After getting them out of their Federal contract, Ram placed them with the burgeoning national independent label Mercury Records (at the same time he brought over the Penguins following their success with "Earth Angel"), automatically getting them into pop markets through the label's distribution contacts alone. Then Ram started honing in on the group's strengths and weaknesses. The first thing he did was put the lead vocal status squarely on the shoulders of lead tenor Tony Williams. Williams' emoting power was turned up full blast with the group (now augmented with Zola Taylor from Shirley Gunter & the Queens) working as very well-structured vocal support framing his every note. With Ram's pop songwriting classics as their musical palette, the group quickly became a pop and R&B success, eventually earning the distinction of being the first black act of the era to top the pop charts. Considered the most romantic of all the doo wop groups (that is, the ultimate in "make out music"), hit after hit came tumbling forth in a seemingly effortless manner: "Only You," "The Great Pretender," "My Prayer," "Twilight Time," "Smoke Gets in Your Eyes," "Harbor Lights," all of them establishing the Platters as the classiest of all.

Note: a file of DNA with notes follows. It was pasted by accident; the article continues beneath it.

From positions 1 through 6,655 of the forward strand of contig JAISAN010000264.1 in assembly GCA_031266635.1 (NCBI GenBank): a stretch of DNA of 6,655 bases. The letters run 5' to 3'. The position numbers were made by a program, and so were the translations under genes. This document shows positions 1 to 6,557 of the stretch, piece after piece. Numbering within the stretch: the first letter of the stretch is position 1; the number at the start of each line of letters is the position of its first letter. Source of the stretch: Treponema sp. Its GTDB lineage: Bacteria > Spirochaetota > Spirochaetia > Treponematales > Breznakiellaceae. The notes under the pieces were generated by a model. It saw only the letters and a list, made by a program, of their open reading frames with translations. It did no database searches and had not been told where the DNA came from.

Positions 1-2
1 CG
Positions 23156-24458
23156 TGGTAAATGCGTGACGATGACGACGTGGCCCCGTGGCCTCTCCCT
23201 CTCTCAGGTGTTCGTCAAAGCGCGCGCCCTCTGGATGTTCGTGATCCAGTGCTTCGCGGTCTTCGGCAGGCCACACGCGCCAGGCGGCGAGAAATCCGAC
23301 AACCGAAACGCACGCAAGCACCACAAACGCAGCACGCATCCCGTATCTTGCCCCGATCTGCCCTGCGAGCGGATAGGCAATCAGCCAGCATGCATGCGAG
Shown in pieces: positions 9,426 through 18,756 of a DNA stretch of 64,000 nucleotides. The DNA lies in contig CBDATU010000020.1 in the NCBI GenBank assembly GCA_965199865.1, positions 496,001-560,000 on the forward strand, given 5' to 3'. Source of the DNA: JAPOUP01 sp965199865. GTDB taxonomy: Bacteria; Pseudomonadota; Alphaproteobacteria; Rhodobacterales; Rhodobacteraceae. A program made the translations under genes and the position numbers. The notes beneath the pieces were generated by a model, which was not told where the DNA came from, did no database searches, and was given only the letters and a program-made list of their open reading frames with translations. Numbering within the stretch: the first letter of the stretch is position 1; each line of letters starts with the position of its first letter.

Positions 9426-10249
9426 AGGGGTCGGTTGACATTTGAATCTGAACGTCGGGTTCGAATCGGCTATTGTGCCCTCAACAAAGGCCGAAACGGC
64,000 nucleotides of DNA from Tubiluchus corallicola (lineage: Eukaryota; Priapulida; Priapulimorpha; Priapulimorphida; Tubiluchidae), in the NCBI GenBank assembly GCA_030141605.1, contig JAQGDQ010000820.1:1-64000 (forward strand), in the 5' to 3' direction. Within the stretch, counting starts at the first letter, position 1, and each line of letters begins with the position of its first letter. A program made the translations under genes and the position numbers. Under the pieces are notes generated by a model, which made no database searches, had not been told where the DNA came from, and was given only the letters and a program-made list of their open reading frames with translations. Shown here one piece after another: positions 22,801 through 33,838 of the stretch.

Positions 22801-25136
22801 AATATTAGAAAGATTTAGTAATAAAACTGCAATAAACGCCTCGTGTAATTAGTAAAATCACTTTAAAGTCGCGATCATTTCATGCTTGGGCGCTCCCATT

Williams struck out on his own in 1961 and, by the decade's end, the group had disbanded with various members starting up their own version of the Platters. This bit of franchising now extends into the present day, with an estimated 125 sanctioned versions of "the original Platters" out on the oldies show circuit. ~ Cub Koda, All Music Guide